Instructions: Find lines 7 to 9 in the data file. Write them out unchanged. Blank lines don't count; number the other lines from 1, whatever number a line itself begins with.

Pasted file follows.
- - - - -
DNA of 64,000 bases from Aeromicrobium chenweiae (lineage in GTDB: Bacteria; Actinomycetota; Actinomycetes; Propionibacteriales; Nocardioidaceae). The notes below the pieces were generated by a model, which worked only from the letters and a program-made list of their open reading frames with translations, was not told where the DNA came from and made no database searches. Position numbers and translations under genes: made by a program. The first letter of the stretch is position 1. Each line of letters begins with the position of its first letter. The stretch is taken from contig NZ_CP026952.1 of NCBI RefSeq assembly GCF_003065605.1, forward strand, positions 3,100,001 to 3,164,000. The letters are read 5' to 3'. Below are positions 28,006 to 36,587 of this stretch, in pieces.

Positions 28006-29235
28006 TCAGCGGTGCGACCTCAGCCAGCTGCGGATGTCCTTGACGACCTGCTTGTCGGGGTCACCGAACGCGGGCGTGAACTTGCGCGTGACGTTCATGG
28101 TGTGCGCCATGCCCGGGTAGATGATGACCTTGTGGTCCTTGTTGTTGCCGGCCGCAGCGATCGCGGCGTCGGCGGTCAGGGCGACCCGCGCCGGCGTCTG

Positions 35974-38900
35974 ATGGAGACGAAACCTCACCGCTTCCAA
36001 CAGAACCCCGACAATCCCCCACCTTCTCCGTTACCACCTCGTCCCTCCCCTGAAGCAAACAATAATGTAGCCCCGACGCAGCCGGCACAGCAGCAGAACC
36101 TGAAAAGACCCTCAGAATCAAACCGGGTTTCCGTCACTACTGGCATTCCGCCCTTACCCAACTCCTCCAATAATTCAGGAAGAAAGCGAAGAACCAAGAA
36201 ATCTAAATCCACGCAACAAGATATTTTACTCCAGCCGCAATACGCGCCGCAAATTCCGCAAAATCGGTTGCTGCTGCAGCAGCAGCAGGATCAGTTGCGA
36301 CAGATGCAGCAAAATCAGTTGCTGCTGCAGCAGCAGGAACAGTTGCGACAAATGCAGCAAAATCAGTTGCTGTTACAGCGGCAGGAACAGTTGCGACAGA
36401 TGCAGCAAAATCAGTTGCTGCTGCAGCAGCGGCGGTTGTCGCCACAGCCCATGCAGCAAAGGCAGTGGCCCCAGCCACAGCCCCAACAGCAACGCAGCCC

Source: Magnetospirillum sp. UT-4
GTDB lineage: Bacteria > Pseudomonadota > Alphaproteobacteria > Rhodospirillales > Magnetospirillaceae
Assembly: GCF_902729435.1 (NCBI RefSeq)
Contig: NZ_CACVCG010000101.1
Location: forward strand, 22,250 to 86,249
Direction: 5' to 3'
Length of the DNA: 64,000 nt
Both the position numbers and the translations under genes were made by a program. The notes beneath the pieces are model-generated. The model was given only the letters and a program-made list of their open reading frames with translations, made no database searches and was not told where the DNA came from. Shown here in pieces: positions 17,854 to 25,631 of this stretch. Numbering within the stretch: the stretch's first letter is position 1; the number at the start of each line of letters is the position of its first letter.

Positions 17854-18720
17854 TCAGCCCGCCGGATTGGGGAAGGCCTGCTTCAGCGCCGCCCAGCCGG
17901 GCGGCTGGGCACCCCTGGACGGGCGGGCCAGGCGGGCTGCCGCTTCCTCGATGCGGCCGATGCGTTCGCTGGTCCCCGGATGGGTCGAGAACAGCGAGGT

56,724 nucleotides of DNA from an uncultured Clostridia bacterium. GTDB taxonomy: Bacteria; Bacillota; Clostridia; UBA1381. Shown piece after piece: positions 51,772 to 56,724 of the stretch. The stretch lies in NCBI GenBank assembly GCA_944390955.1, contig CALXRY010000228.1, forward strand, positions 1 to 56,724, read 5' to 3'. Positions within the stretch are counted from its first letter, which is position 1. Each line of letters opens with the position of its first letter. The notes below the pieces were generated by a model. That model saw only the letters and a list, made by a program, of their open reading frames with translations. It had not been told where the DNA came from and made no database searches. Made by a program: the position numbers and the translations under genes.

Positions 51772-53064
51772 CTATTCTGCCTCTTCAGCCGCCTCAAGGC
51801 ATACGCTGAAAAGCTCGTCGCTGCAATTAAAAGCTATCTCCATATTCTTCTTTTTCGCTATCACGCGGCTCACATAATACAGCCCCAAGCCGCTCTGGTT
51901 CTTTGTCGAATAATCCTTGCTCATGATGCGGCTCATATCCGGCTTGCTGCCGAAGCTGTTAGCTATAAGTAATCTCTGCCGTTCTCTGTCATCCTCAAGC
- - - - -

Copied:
36001 CAGAACCCCGACAATCCCCCACCTTCTCCGTTACCACCTCGTCCCTCCCCTGAAGCAAACAATAATGTAGCCCCGACGCAGCCGGCACAGCAGCAGAACC
36101 TGAAAAGACCCTCAGAATCAAACCGGGTTTCCGTCACTACTGGCATTCCGCCCTTACCCAACTCCTCCAATAATTCAGGAAGAAAGCGAAGAACCAAGAA
36201 ATCTAAATCCACGCAACAAGATATTTTACTCCAGCCGCAATACGCGCCGCAAATTCCGCAAAATCGGTTGCTGCTGCAGCAGCAGCAGGATCAGTTGCGA